In the end, you need to connect with that person, regardless of his or her feelings and emotions, and get work done. You need to operate with compassion, knowing that someone may be hiding - intentionally or unintentionally - his or her feelings about a topic. And those hidden feelings hide that individual's true motivations. When you work remotely, you need to be able to consider multiple motivations for someone's actions because you simply don't know what is driving them.
And again - you aren't there to know. Your job is to listen to that person and try to understand what he or she is experiencing at that moment.
Although this makes building relationships online difficult, understanding people, their emotions, and motivations from afar is a skillset that is amazingly useful for UX and CX professionals to have.
We create experiences for people who aren't in front of us to ask us questions. We don't always know what users are feeling during an experience. We don't know everyone's motivation for going to a site or app to complete a task. We like to think we know how they are responding to content or design during an experience, but we don't. Sure, personas and ethnographic research informs us, but we honestly don't know the motivations for each individual. UX and CX professionals only understand experiences through clicks or the scroll of a screen, call records, or other data. We know people through stats. In a usability study, we can ask questions, but we are only hearing what these participants tell us, only seeing the facial expressions they are sharing, only seeing what they are clicking.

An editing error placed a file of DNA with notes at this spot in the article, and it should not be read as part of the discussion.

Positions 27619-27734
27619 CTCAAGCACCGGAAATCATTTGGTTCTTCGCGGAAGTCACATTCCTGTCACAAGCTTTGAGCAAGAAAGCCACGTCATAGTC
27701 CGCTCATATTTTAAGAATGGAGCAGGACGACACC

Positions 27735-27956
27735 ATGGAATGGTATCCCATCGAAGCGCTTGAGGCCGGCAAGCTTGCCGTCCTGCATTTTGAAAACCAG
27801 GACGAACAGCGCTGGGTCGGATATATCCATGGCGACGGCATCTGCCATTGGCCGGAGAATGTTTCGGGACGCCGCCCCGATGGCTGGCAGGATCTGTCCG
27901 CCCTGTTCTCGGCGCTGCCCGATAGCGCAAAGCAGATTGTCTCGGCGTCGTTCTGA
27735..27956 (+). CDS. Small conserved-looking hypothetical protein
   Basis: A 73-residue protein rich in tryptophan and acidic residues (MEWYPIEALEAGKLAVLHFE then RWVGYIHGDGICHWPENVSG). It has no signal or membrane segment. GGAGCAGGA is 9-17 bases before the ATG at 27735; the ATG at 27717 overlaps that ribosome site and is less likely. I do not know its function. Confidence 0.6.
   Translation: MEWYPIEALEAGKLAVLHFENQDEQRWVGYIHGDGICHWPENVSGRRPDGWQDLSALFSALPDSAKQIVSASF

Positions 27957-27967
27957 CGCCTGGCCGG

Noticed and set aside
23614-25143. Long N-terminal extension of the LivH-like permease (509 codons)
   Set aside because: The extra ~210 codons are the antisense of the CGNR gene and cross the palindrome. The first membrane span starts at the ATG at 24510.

Like the virtual world, we need to keep in mind that we are getting information that a user is allowing us to see. Or information that we are able to gather. We don't always have the full picture.
Most times, users won't share what their challenges are with a site or product. We will need to explore the issue with more people to get a better understanding. Most times, users will go to a site and do what they need to do. Some users "make do" with an experience. Some complain and send emails or messages. But most just try to make a solution work.
What does it mean to communicate to someone who is pretty much anonymous?
How do we make an experience as easy as possible for someone who is right in front of you, but you don't know? And all we know about this person is how he or she is providing feedback about an experience through clicks.
It is similar to working with a virtual team. You probably don't know much about that person except what his or her job is. But you need to find a way to work with that person and get something done.